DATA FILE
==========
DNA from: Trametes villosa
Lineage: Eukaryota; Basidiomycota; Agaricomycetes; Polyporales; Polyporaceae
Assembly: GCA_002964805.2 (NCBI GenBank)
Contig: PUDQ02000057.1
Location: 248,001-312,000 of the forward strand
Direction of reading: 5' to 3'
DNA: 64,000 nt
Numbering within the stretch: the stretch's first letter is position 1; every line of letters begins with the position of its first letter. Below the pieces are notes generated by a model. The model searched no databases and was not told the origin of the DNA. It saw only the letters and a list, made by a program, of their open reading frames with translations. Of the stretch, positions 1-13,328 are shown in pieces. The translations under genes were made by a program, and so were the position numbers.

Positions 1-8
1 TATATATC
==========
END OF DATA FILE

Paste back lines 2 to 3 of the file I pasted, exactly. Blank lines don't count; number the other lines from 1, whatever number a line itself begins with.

Lineage: Eukaryota; Basidiomycota; Agaricomycetes; Polyporales; Polyporaceae
Assembly: GCA_002964805.2 (NCBI GenBank)